#120 jess on 04.02.09 at 6:49 pm

austrian aristocratic bankster arrested

http://www.nytimes.com/2009/04/03/business/global/03meinl.html?partner=rss&emc=rss

#121 jess on 04.02.09 at 6:53 pm

food stamp printing presses are working overtime
http://themessthatgreenspanmade.blogspot.com/2009/04/one-in-ten-americans-receives-food.html

#122 john m on 04.02.09 at 7:03 pm

G 20 and Harper’s commitment…..Canada agreed to contribute $12 billion to the International Monetary Fund to assist developing countries coping with the downturn, nearly doubling Canada’s previous contribution.

That was Canada’s pledge towards the massive G20 plan to triple IMF spending with a guarantee of an additional $500 billion to $750 billion to help struggling poor countries.

Harper said the “large sums” being pledged were also recognition of the need to preserve stability in poorer countries, where the recession could have deeper and more serious effects.

“We all understand that you go from a market crisis to a financial crisis to an unemployment crisis, the real risk is crises of international peace and stability,” Harper said. ……….WOW a whole lot more money from our “every things fine high rolling leader”…great photo op after i hear. Pretty bold move for a government who seems unable to get a $400 cheque out on time to an out of work Canadian who has paid into UI all his life. But who am i to judge.

#123 . . . fried eggs and spam . . . on 04.02.09 at 7:04 pm

If anyone would like a 6 1/2-min. time out, this is the banned SNL skit on the economy.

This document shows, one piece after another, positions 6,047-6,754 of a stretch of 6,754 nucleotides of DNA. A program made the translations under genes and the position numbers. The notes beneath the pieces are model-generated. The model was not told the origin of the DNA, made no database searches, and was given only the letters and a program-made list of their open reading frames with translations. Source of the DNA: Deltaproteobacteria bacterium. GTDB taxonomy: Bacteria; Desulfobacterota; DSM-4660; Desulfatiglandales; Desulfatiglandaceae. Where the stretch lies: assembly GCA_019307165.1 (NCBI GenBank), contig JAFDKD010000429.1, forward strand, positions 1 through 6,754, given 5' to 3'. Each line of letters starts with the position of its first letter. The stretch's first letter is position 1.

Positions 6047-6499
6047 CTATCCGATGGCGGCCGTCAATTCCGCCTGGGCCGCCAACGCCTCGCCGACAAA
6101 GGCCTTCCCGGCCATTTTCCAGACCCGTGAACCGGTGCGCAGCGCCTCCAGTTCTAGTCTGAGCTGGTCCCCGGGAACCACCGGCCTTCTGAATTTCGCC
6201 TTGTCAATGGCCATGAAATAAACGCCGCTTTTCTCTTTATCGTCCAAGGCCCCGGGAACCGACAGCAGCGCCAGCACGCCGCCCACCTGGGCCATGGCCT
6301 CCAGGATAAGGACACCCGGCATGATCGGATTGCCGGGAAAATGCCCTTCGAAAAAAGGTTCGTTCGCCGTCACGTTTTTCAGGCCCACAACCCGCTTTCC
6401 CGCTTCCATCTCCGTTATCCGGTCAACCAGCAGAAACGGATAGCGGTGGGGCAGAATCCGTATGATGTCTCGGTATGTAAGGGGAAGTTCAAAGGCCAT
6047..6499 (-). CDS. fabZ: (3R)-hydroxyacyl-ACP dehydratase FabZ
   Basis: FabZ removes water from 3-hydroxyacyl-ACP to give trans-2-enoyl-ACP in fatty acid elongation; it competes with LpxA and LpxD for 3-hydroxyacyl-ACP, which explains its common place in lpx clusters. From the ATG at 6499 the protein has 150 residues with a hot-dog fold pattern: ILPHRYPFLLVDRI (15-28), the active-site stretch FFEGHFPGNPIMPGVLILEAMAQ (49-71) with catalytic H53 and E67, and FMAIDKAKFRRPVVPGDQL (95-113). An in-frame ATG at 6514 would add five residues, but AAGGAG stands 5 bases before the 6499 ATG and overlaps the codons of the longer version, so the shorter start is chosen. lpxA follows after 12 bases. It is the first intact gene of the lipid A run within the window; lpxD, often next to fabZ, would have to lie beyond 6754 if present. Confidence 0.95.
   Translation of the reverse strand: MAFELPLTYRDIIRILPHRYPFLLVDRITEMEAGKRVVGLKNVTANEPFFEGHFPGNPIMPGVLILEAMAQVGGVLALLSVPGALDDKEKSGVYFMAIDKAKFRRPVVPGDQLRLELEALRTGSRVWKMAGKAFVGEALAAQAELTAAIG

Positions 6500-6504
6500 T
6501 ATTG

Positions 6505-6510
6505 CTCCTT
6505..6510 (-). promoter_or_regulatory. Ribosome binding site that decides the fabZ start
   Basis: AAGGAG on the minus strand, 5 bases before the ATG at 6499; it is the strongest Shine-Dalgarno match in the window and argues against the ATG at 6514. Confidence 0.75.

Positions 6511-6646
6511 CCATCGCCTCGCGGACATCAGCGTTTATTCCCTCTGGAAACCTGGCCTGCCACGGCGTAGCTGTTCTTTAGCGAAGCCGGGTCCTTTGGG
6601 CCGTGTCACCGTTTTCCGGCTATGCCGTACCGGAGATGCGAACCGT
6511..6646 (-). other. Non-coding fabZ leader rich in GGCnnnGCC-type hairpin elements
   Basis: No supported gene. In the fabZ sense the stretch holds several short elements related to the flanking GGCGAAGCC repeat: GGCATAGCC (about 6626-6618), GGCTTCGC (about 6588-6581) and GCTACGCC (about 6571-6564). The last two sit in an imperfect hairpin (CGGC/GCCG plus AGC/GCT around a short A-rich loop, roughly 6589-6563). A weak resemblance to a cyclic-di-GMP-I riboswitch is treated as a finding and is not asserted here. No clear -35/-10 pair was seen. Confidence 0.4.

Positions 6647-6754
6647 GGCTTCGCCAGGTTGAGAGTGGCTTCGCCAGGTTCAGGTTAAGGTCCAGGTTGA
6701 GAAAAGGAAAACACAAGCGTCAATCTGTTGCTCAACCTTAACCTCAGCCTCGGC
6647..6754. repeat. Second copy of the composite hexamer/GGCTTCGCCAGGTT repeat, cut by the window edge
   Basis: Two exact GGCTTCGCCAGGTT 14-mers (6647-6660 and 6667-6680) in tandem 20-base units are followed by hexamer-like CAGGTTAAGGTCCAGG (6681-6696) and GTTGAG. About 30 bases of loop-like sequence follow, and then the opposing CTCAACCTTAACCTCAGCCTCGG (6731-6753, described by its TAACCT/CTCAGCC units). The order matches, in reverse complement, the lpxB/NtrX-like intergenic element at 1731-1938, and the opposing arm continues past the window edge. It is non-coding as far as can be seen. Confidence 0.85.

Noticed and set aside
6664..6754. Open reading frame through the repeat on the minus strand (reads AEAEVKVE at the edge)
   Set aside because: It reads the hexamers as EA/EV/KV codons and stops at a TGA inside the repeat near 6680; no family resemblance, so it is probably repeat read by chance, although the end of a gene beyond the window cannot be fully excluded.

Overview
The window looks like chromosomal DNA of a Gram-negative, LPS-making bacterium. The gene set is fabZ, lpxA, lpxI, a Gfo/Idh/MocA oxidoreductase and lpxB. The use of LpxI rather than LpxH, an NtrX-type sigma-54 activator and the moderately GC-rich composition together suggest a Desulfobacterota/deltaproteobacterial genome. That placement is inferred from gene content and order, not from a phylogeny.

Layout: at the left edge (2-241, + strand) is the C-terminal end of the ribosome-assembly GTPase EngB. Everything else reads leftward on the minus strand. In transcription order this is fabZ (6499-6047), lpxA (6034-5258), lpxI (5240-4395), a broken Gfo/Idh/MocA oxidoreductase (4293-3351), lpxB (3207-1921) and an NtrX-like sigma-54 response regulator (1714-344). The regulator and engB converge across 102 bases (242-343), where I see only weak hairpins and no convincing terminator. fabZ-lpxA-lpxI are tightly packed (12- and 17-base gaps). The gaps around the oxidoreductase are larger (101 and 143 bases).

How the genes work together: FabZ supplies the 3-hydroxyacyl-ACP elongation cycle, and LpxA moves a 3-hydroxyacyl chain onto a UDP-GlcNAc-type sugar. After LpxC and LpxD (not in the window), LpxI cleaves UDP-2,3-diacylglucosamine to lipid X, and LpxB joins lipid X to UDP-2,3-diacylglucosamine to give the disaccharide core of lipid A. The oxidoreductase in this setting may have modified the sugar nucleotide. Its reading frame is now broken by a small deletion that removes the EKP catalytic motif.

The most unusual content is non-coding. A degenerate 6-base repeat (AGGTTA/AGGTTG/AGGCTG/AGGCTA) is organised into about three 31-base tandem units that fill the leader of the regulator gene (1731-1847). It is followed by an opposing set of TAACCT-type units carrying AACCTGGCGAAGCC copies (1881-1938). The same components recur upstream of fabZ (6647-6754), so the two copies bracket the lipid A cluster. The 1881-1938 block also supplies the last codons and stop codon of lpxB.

http://patdollard.com/2008/10/it-is-here-the-banned-snl-skit-cannot-hide-from-louie/

#124 Future Expatriate on 04.02.09 at 7:05 pm

Bad news for you and every else, #105; in the US real estate HAD reverted to the trend line before the bubble, there was a minor uptick, and now it’s headed right back on down, faster than before.

This is one crash that won’t be merely reverting to the trend line before the bubble; things have changed. Big things.

#125 Future Expatriate on 04.02.09 at 7:08 pm

#108: “Leading indicator” = futures-driven pie-in-the-sky fantasies of those remaining fools who still believe in an untenable unsustainable crashing economic system based on paper voodoo shell-games.

#126 Dave on 04.02.09 at 7:15 pm

#118 hagbard on 04.02.09 at 6:27 pm

Once again, here is my problem. My fear is a currency collapse or hyperinflation. People laughed when I talked real estate bubble back in 2003. I get laughed at in this forum talking hyperinflation. While I hope I’m wrong, I saw where we were going the last time out. Prove my theory wrong.

——————————————

read post #89. A hyperinflation cannot be assumed just because cash was put into the economy.

#127 JoeCalgary on 04.02.09 at 7:16 pm

#122, JohnM: Have you got a link for that quote? I’d like to read the whole article. Thanks.

#128 JoeCalgary on 04.02.09 at 7:18 pm

#122, JohnM: Have you got a link for that quote? I’d like to read the entire article. Thanks.

And, I agree; whoever touted the term “fiscal conservative” didn’t appear to know what they were saying!

#129 Peter on 04.02.09 at 7:26 pm

Few of my friends already FUMED up by the media and now they are buying a house…They are all HYPED out and they wont listen to anyone anymore because the builder are offered them somewhat 5 % discount (which he told me it was a decent discount…i said its bullcrap)…Another one bought a foreclosed home around my area with double leverage from her condo (I asked her how will you provide downpayment ?, she told me she will take out equity from her condo, leverage it and buy this townhouse, she also arrange this from the Aggressive RED bank with low interest rate and they taught her to do this so she can rent that out and the banker will reap out 2 mortgage from her…) At last, one of my friend told me he and a few guys have connections from asia and some asian business owners and they have loads of financial backings to flip home and condos with this environment and they would like to buy it low and sell it high…(asian flipper/gambler mentality is back is GTA !!!)